Friday, February 18, 2011

Egypt: Cynicism and Long-Term Cynicism

I'm making a two-for-one prediction on the future of Egypt.

My first cynical prediction, shortly after the revolution in Egypt went down, was "Remember the Orange Revolution? No? Well that's what's going to happen." They'll throw the old regime out, start fighting among themselves, and the old regime, if not its elderly leader, will wend their way back into power.

I have updated by cynicism to include a second, more cynical, but longer-term prediction. The Muslim Brotherhood will dominate Egyptian politics. They'll turn puritanical. A new theocracy will be established, much of Egypt's heritage will be destroyed, ala the Buddhas of Bamyan. Two generations from now another revolution will overthrow the theocratic Egyptian state and a secular regime will be established.

That's the long road to democracy.

2 Comments:

Blogger Yoel Natan said...

The Orange Revolution went bust because Ukraine is split between east (Russian influence) and west (European influence). In Egypt there's no such geographic division with the Islamists and Christians spread out over the entire country. Islamists only are 10% of the country. One could argue that it will turn out like Iran, but it seems that with communications being what they are, Islamists won't be able to take over. No minority will be able to take over.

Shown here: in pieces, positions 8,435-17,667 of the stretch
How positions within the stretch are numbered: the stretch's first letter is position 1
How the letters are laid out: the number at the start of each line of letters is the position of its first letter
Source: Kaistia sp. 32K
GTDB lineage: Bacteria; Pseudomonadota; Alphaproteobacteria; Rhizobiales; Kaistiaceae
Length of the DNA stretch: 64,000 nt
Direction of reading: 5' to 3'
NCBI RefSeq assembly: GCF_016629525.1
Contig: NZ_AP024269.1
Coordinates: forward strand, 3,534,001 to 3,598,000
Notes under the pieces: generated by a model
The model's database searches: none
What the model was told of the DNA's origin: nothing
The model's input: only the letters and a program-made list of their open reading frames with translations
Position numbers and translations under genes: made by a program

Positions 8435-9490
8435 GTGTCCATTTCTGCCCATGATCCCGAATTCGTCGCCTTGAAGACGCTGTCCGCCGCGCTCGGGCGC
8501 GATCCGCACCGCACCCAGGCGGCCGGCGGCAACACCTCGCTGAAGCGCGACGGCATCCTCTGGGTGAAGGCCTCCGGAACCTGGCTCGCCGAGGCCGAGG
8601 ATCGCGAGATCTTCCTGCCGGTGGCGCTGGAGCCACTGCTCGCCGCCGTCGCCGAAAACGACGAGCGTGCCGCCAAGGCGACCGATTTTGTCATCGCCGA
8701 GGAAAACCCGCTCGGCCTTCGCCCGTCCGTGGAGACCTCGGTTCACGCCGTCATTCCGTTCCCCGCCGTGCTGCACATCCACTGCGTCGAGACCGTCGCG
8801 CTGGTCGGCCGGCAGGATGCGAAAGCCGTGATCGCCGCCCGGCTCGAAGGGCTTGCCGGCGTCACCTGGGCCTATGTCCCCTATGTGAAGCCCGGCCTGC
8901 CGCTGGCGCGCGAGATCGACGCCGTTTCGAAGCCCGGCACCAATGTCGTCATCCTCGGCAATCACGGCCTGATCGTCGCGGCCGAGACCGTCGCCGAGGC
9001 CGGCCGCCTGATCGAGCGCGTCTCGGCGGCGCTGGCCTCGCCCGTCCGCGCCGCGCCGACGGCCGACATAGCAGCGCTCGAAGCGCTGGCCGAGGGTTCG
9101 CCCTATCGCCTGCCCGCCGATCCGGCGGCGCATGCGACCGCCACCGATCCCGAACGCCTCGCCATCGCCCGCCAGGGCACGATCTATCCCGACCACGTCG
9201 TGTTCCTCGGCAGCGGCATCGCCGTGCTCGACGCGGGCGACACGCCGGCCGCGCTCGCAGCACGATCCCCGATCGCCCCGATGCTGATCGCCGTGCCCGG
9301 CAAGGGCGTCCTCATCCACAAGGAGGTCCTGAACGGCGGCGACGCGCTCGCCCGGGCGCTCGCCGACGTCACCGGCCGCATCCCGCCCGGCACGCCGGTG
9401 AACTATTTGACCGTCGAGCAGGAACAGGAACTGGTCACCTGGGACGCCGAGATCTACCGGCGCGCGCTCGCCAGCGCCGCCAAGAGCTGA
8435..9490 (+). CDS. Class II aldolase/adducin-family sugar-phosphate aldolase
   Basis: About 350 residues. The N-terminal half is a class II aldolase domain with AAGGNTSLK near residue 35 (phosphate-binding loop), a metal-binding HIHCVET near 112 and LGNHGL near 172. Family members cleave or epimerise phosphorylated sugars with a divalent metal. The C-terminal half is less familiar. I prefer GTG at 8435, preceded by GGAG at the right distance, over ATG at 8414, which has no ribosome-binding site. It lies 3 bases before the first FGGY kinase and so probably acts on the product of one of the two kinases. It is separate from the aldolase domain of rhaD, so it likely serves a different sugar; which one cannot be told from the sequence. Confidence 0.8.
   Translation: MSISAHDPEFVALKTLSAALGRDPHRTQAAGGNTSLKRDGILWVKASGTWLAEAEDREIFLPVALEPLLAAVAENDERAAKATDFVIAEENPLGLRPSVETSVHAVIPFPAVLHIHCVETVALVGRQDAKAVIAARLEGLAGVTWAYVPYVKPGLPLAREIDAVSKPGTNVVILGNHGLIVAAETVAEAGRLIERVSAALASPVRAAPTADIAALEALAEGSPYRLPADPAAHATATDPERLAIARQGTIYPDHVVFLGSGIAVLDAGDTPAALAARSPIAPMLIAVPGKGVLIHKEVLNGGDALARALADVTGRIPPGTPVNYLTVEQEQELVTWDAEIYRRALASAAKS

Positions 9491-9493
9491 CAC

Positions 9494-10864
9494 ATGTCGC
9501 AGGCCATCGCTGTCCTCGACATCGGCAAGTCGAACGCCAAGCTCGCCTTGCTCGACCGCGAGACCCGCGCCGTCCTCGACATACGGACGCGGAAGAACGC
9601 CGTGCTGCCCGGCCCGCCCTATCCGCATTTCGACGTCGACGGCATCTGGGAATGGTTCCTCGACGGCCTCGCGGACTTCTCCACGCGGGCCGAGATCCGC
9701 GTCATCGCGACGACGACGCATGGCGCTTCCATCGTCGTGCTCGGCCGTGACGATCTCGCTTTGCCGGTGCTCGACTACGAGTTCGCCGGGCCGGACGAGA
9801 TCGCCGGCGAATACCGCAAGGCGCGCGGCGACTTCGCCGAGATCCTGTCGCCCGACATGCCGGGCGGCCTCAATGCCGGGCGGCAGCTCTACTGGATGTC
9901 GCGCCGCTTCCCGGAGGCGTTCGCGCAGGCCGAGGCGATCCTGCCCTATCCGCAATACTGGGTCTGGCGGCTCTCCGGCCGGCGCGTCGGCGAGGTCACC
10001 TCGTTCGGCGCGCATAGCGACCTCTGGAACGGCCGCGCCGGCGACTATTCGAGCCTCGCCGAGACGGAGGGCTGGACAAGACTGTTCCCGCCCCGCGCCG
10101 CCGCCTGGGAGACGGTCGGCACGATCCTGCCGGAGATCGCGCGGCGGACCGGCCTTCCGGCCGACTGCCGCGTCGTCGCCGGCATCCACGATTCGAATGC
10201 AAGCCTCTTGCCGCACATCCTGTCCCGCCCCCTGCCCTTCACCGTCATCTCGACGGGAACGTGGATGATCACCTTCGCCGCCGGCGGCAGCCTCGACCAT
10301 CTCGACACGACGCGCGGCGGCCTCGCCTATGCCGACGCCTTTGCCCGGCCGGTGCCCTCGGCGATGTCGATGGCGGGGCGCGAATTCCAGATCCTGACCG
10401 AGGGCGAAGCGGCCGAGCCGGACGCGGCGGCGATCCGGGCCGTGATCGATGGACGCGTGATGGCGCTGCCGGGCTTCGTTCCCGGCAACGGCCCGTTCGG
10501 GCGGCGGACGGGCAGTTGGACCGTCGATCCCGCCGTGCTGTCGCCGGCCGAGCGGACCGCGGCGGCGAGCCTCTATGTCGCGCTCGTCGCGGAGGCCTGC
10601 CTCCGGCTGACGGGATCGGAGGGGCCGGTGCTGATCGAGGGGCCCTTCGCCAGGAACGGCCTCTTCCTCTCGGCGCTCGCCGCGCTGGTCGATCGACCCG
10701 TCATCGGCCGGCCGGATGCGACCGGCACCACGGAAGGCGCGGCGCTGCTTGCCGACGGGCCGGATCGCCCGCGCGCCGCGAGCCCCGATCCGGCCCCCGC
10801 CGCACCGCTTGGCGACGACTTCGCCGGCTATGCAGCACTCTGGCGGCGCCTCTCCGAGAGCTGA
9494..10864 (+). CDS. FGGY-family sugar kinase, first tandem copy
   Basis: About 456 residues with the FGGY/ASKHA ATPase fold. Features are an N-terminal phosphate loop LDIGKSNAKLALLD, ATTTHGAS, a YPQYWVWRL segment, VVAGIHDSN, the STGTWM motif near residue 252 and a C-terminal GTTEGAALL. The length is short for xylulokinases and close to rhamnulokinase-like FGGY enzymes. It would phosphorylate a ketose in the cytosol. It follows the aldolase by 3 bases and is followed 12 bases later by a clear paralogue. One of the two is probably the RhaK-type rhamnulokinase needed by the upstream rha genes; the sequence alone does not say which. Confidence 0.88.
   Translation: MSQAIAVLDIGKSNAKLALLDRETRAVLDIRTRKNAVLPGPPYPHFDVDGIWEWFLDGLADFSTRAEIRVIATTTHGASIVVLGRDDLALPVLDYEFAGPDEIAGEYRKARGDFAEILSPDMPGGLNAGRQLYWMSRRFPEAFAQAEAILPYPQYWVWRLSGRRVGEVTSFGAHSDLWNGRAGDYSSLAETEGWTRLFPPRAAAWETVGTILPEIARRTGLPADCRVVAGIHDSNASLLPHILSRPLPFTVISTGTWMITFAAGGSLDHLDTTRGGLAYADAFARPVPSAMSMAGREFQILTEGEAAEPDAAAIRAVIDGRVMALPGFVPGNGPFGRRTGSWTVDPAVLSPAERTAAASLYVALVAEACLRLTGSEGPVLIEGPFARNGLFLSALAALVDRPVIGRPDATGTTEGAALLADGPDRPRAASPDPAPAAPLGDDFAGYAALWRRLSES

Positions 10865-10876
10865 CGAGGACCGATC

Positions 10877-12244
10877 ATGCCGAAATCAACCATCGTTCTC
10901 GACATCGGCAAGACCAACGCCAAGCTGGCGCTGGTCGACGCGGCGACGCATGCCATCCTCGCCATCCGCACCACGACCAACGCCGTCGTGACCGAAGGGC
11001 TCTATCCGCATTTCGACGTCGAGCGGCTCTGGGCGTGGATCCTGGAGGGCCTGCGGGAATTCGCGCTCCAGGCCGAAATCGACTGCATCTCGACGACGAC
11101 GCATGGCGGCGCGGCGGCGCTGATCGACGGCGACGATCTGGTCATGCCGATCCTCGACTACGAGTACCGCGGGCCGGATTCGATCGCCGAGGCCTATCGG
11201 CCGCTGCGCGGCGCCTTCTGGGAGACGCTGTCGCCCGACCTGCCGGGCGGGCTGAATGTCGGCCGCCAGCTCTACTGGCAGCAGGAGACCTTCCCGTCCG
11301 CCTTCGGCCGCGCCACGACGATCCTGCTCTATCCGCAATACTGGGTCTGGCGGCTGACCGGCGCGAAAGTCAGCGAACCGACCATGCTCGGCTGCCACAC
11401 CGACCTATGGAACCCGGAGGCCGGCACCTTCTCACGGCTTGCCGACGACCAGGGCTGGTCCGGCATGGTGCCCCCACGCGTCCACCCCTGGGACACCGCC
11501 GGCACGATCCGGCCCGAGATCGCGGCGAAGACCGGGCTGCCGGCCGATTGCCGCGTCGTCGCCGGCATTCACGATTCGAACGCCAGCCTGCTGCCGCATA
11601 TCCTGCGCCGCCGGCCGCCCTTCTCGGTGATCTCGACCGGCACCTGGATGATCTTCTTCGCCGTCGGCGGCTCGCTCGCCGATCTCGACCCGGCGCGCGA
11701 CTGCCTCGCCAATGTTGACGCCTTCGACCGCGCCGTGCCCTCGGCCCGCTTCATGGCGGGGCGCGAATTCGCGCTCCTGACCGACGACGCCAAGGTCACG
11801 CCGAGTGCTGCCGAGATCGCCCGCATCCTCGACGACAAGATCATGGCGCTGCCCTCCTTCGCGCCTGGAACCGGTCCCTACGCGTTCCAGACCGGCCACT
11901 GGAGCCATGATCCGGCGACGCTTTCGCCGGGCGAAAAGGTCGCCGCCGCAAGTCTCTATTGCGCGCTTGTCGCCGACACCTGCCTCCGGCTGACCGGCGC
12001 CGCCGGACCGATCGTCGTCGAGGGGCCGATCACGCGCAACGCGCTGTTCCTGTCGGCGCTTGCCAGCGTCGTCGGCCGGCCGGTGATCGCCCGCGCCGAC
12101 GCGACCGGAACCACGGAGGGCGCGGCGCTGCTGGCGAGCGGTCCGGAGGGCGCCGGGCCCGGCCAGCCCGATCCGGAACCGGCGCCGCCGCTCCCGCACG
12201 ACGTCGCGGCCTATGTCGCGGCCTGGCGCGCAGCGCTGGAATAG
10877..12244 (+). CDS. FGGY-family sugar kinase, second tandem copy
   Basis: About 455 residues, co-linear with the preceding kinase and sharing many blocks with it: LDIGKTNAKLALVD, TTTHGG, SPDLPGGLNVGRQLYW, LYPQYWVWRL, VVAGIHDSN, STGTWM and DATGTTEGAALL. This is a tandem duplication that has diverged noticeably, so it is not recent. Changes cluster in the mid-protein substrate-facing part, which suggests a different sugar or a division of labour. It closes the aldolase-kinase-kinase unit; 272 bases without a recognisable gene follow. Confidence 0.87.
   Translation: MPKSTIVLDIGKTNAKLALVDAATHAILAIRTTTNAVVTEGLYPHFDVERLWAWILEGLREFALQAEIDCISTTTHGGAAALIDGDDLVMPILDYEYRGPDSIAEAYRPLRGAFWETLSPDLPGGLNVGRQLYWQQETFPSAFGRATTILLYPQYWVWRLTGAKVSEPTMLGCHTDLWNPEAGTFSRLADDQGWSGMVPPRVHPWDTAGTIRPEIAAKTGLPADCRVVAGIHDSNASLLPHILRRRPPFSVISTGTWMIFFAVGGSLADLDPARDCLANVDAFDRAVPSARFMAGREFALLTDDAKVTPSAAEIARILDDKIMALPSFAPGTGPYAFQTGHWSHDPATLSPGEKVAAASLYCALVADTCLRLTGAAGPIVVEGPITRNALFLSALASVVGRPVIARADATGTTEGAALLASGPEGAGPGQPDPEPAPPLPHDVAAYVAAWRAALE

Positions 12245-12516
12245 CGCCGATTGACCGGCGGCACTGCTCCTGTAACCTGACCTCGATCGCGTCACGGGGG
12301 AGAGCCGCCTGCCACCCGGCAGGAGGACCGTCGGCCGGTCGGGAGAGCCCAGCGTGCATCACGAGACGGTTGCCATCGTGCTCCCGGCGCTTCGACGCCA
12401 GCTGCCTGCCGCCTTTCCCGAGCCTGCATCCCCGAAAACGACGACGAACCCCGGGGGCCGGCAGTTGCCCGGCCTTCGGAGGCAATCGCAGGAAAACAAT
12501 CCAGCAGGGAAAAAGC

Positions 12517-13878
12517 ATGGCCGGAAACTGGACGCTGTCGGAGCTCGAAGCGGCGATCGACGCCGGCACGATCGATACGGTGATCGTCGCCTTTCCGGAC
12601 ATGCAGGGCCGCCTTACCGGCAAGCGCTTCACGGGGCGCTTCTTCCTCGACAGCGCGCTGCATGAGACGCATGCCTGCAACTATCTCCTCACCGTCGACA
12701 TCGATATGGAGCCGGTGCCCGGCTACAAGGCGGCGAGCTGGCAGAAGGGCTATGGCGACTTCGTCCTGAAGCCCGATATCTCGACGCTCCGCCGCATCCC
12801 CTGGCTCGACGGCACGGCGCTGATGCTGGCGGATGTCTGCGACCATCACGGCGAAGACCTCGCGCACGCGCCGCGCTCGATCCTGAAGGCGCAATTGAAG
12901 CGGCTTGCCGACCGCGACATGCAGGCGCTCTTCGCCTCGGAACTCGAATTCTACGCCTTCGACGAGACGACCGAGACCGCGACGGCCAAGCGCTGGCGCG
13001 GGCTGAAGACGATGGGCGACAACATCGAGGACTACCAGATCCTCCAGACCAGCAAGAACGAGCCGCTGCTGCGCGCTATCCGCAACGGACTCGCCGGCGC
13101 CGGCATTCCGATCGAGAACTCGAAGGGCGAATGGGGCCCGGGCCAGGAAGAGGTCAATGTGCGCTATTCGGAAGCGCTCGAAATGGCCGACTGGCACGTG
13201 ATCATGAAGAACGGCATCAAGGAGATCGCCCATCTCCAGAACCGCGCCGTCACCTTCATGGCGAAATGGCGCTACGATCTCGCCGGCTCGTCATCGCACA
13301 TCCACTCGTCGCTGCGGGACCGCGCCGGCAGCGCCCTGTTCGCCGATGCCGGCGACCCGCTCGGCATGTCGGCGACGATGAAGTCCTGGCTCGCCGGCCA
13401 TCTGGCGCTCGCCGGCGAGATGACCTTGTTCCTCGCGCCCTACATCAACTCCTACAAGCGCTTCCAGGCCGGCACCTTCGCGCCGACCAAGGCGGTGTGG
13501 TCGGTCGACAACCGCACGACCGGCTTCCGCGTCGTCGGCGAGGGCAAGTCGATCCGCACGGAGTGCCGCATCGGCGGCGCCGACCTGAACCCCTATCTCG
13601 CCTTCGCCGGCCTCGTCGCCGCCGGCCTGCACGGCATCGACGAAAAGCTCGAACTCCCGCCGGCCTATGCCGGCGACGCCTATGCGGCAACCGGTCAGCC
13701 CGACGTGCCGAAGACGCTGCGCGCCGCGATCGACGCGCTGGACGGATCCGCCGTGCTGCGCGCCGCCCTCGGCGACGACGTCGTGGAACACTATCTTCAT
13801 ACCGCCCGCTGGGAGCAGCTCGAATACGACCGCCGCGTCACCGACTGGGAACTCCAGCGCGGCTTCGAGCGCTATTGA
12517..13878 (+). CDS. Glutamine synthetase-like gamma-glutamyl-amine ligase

Egypt will cherish its archeological treasures, if only for currency that tourists bring in. Moreover, 2008 geographical surveys suggest that Egypt has barely tapped it's oil and natural gas wealth. So it's similar to Afghanistan with its trillion dollars of lithium, and Iraq and its oil and natural gas. Business interests will take over in Egypt and Afghanistan and Iraq since they are assured enough cash coming in to govern.

6:57 PM  
Blogger Octavo Dia said...

The Orange Revolution went bust because Ukraine is split between east (Russian influence) and west (European influence). In Egypt there's no such geographic division

The split in Ukraine allowed the old regime to maintain a viable power base. The old regime in Egypt maintains its viable power base through the military and the elite. There will always be a temptation within the new government to cut a deal with the old in order to win an internal battle. That's how they'd find their way back in. Different recipe, same ingredients.


Islamists only are 10% of the country.

That is more than sufficient. The Bolsheviks made a far smaller percentage than that. The difference was that the Bolsheviks were disciplined and united, whereas their opposition was divided and weak-kneed.


Egypt will cherish its archeological treasures, if only for currency that tourists bring in.

Tourists would rapidly desert an Islamized Egypt, and never question the depths of iconoclasm that fundamentalists will stoop to.


Moreover, 2008 geographical surveys suggest that Egypt has barely tapped it's oil and natural gas wealth. So it's similar to Afghanistan with its trillion dollars of lithium, and Iraq and its oil and natural gas

See my post on Afghanistan's mineral wealth: Locked and Motherloded.

Massive mineral wealth is a death sentence for an underdeveloped country. That's why the call it "The Resource Curse."

10:01 PM  

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